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Anatomy Atlases: Illustrated Encyclopedia of Human Anatomic Variation: Opus II: Cardiovascular System: Arteries: Thorax: Bronchial and Esophageal Arteries

Illustrated Encyclopedia of Human Anatomic Variation: Opus II: Cardiovascular System: Arteries: Thorax

Bronchial and Esophageal Arteries

Ronald A. Bergman, PhD
Adel K. Afifi, MD, MS
Ryosuke Miyauchi, MD

Peer Review Status: Internally Peer Reviewed

The bronchial arteries are the nutrient arteries of the lung; they also supply bronchial glands, and in part the pericardium and esophagus.

These vessels vary frequently in number and in their mode of origin.

On the right side there is usually one bronchial artery, which arises from the first aortic intercostal artery or by a trunk with the upper left bronchial artery from the descending thoracic aorta.

On the left side, there are generally two arteries, both of which arise from the descending thoracic aorta, one near the origin from the trunk, and the other, the inferior bronchial, lower down.

Each artery is directed to the back part of the corresponding bronchus, along which it runs, dividing and subdividing with the successive bronchial ramifications in the substance of the lung.

The place of origin of the bronchial arteries is subject to considerable variation. The right bronchial artery usually arises from a common stem with the first aortic intercostal (intercostobronchial artery), from the dorsolateral aspect of the aorta (in 78% of cases). The intercostobronchial artery courses either behind the esophagus (67%) or in front of it (in 11%). A right bronchial artery may arise from the aorta (30%) unassociated with an intercostal artery.

The left bronchial arteries, usually two, arise from the ventral surface of the thoracic aorta. In 265 individuals a left bronchial arises in common with a right bronchial.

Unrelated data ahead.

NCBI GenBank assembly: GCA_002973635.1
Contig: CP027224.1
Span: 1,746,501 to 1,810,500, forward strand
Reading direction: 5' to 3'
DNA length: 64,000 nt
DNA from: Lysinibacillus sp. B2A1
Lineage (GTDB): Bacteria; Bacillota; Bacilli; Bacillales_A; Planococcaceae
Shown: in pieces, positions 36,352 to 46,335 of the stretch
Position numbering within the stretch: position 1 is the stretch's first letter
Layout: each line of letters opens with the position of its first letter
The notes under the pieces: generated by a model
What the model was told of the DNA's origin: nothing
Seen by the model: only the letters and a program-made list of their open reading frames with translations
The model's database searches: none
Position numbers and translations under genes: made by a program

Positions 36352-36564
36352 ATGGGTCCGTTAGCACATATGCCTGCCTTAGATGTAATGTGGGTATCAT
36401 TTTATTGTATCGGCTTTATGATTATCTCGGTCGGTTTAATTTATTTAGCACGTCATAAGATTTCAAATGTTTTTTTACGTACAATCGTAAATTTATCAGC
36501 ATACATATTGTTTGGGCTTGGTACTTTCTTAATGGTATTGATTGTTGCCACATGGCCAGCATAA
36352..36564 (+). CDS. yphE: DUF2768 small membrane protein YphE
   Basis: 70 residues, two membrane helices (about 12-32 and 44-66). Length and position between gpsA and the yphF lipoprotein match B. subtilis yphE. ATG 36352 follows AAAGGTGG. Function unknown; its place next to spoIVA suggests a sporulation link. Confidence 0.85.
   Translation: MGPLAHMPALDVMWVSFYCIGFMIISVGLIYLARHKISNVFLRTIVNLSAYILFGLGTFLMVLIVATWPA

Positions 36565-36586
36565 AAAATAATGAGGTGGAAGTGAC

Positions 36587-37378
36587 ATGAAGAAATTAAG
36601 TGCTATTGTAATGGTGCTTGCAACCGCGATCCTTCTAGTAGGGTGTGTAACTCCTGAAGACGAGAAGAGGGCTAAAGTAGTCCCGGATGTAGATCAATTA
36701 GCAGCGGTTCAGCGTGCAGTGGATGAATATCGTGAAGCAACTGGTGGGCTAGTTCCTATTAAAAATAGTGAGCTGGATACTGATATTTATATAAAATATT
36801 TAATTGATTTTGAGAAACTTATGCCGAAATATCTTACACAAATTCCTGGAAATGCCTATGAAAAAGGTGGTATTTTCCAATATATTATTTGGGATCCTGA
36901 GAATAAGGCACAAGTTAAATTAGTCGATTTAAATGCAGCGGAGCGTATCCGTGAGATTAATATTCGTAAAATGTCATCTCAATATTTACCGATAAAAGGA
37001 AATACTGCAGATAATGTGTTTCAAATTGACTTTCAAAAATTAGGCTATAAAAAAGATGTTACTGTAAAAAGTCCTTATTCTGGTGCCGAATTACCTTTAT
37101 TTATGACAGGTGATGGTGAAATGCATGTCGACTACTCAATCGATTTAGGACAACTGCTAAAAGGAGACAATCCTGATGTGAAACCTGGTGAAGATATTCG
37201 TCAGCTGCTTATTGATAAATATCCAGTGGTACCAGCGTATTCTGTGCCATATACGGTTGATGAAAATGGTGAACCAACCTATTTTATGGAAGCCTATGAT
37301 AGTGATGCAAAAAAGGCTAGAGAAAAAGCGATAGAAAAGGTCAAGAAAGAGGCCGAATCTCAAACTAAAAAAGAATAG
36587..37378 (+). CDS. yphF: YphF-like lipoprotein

The artery of the right side has been found to arise singly from the aorta, from the internal thoracic, or from the inferior thyroid.

The bronchial arteries have been seen to arise from the subclavian (Haller).

In one case, the two common trunks, each furnishing a branch to the right and left lungs, descended into the thorax; one trunk arose from the superior intercostal artery (R. Quain).

In some cases the bronchials arise from the inferior surface of the arch instead of from the descending thoracic aorta.

Instances also occur of two distinct bronchial arteries for each lung.

According to Cauldwell, et al. and Swigart, et al., most frequently there are 3 bronchial arteries, 2 left and 1 right. In some specimens, however, there were 2 right bronchial arteries; in such cases the second right bronchial artery coursed either ventral or dorsal to the esophagus. The bronchial artery of the ventral surface of the esophagus usually passed anterior to the bifurcation of the trachea, ultimately reaching the inferior border of the right main bronchus.

In 72% (108 specimens) of 150 cadavers examined, the inferior left bronchial artery gave rise to esophageal arteries. The later vessels were of slightly smaller caliber than the bronchial arteries; they descended a variable distance on the anterior surface of the esophagus. Anastomoses between these esophageal vessels and the ascending branch of esophageal arteries of thoracic aortic origin occurred in many instances. Esophageal arteries from the superior left bronchial artery and superior right bronchial artery, 34.67% and 66.67% (52 and 100 cases, respectively, of 150 specimens), ascended on the anterolateral or posterolateral surface of the esophagus. When a second right bronchial artery was present (as an inferior right bronchial artery), esophageal branches derived therefrom supplied the esophagus, as the bronchial artery passed either ventral or dorsal to the visceral tube. In 14% (21 cases), the inferior right bronchial artery gave rise to a vessel of appreciable size, which coursed a short distance inferiorly on the right anterior surface of the esophagus. Esophageal arteries of this latter origin rarely formed a gross anastomosis with any other esophageal vessel. In fact, the portion of the thoracic esophagus appeared to be less well supplied by esophageal vessels than any other portion of the tube.

In 2.67% of cases (4 specimens) there were three left bronchial arteries: in each instance esophageal arteries arose from the middle left bronchial artery.

From Intercostal Arteries.

Right intercostal arteries were the source of origin of esophageal arteries in 20% of the cases studied (30 of 150 specimens). In a single specimen an esophageal artery arose from a left intercostal artery. Usually an intercostal gave rise to a single esophageal artery; however, in 5 specimens 2 branches arose from the same intercostal artery, and in 3 specimens, 3 esophageal rami were derived from the same intercostal.

From other sources.